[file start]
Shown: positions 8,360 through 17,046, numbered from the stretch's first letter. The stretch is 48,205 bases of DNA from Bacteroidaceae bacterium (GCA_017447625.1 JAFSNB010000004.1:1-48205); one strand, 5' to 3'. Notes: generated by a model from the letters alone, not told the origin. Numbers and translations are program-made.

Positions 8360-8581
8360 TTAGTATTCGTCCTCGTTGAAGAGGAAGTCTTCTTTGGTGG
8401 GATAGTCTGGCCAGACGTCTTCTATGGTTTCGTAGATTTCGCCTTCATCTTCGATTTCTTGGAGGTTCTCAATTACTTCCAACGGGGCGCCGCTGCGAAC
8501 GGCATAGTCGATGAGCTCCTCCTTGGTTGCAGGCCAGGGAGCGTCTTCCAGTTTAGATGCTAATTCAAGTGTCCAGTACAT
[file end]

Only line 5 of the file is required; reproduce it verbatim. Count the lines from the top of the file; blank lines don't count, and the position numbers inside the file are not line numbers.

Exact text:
8501 GGCATAGTCGATGAGCTCCTCCTTGGTTGCAGGCCAGGGAGCGTCTTCCAGTTTAGATGCTAATTCAAGTGTCCAGTACAT